There would be no Deere & Company without Grand Detour.
To help more people learn all that the John Deere Historic Site in Grand Detour, Ill. (outside Dixon) has to offer, Deere is bringing back its free Fall Fest Saturday, Oct. 14, and Sunday, Oct. 15. It’s at 8334 South Clinton St., 72 miles northeast of Moline.
“We just wanted to attract more people out to the Historic Site, trying to do a better job of informing the Quad Cities about it,” Brandon Jens, Deere’s branded properties manager, said Wednesday of launching the Fall Fest at first. He oversees John Deere Pavilion, the John Deere Historic Site and Deere Tractor & Engine Museum in Waterloo.
Moline-based Deere started the Fall Fest in 2018, and it was last held in 2019, as a one-day event. The free two-day event now (from 10 a.m. to 4 p.m.) will include:
- Face painting
- Horse-drawn carriage rides
- Antique tractors
- Food vendors
- Blacksmith demonstrations
- Old-fashioned games
- Farm animal petting zoo
- Pumpkin decorating
John Deere, the Vermont-born blacksmith, moved to Illinois in 1836 to escape bankruptcy and build a successful steel plow business. He invented a self-scouring plow and after moving to Moline in 1848 (to take advantage water power for his factory on the Mississippi River), his business was booming by 1849, producing 2,000 plows a year.
The John Deere Historic Site (which includes a replica of the original blacksmith shop) has hosted blacksmith events and art festivals, Jens said this week. The site (like John Deere Pavilion in downtown Moline) is always free, from April to October, and in 2021, reopened in late June.
“Mainly coming out of the pandemic, we wanted to slowly do events,” Jens said. “We were just getting our feet under us, getting it staffed. In 2022, trying to learn what should we start doing? What should we not do anymore?”
The September art festival returned each of the past three years, and this past June, there was a circa-1858 vintage baseball game on the property, he said. “It was really fun, it was a 90-degree day.”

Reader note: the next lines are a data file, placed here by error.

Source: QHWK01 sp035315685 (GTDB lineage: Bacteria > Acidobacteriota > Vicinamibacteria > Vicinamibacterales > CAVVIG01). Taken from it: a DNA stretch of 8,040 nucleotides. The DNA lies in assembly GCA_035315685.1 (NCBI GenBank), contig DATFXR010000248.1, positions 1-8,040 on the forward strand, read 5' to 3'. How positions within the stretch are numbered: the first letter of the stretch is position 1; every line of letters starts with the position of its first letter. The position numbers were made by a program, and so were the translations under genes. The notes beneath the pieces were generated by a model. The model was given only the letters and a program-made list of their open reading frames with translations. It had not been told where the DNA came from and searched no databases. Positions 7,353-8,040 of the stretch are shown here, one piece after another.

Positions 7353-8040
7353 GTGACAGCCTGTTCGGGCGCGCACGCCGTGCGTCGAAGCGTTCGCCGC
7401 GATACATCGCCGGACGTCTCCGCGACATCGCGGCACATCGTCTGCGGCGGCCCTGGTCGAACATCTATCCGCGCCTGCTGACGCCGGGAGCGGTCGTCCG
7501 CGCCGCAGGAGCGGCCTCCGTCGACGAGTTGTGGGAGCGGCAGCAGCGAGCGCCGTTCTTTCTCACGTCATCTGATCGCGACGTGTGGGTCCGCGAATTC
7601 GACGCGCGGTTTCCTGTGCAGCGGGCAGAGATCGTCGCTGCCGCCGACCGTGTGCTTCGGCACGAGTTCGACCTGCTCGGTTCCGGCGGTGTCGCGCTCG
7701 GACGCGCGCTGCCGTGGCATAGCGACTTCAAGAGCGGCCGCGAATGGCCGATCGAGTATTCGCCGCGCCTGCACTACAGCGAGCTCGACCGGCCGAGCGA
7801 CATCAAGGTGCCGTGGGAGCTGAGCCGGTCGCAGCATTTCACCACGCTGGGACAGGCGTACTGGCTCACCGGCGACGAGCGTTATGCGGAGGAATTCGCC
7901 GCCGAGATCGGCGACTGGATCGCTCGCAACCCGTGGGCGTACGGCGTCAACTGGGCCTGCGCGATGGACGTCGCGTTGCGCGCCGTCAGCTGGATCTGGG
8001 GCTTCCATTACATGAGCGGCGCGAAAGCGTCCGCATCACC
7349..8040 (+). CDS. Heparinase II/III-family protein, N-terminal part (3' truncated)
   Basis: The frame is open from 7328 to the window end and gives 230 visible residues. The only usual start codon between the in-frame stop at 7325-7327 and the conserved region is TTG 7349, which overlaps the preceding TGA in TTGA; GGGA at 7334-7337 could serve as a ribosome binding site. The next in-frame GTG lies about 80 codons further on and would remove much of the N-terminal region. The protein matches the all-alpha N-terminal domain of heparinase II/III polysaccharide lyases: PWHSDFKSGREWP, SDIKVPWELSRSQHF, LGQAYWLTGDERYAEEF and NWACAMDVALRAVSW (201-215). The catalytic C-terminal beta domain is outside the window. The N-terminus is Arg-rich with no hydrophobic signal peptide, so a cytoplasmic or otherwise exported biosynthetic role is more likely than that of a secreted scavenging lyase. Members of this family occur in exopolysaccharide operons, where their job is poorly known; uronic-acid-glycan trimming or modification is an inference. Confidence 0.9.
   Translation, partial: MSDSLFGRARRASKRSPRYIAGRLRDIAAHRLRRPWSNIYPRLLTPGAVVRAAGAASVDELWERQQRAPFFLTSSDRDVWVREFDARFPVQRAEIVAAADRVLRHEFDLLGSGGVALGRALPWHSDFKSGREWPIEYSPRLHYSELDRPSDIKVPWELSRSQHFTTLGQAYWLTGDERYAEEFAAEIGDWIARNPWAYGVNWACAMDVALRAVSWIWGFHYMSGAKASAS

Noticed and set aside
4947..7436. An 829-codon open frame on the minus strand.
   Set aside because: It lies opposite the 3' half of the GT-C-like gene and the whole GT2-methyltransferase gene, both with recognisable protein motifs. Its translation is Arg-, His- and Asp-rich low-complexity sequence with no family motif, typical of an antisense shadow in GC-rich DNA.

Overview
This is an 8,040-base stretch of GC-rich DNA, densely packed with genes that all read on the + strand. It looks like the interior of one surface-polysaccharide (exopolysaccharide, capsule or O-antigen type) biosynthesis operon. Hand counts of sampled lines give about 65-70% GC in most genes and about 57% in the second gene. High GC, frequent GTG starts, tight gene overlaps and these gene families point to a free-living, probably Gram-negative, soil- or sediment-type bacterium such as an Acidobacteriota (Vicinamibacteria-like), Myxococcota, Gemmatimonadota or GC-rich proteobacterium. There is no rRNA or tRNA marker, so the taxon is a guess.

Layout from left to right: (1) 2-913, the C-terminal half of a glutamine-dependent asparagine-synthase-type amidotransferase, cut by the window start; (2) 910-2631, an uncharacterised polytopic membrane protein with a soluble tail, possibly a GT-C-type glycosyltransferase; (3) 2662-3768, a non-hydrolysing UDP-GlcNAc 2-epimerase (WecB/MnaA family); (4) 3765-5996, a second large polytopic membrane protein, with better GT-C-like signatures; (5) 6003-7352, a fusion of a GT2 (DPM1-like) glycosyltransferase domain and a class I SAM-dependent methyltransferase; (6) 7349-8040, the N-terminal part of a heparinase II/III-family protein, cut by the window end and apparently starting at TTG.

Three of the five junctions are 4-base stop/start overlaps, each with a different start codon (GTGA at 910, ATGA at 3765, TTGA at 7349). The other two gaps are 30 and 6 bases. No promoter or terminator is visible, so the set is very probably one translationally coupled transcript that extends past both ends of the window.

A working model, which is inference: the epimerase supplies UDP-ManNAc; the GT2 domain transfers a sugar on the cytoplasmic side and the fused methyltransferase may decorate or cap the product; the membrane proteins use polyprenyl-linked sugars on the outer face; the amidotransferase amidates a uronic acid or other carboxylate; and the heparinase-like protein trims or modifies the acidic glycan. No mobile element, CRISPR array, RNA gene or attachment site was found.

This weekend will include a father-and-son blacksmith demonstration, which is fun, Jens said.
The Fall Fest will have the original John Deere home open, which he built in 1836, and gives you an intimate glimpse of pioneer life. You’ll see how the Deere family raised eight children, not to mention live-in apprentices, in their six-room home.
You can see the rooms as the Deere family would have known them, furnished with period household items that show how pioneers cooked, cleaned, bathed, and spent their few leisure hours. Right next door is the Gift Shop where you can find items forged in the blacksmith shop as mementos of your visit. There’s also a selection of clothing, hats, and other John Deere Historic Site merchandise.
Antique tractors on display at Fall Fest will range from the 1920s to 1940s, Jens said.
The JDHS is off I-88, outside of Dixon, more off the beaten path, compared to the Deere attractions in Moline and Waterloo.
The Historic Site draws many fewer visitors than the two – the Pavilion has attracted over 110,000 visitors this year, which is up 15% from last year. The Waterloo museum is up 26% this year, around 30,000 people, and the Historic Site increased to 6,500 visitors this year, compared to 4,400 in 2022.
“A lot of that has to do with its location,” Jens said. “People have to go there. It’s an hour and 15 minutes outside the Quad Cities.”
“Hopefully this weekend, we’ll have a big crowd,” he said.
There’s a big Lighting on the Commons holiday event at John Deere Pavilion in November, but the JDHS closes after October so doesn’t do holidays. In December, the Tractor & Engine Museum has an event, and Santa will be at the Pavilion on Dec. 14, 2023.
For each of the three attractions, more people come from outside Illinois and Iowa to visit, than within the states, Jens said.
For more information on Deere attractions, click HERE.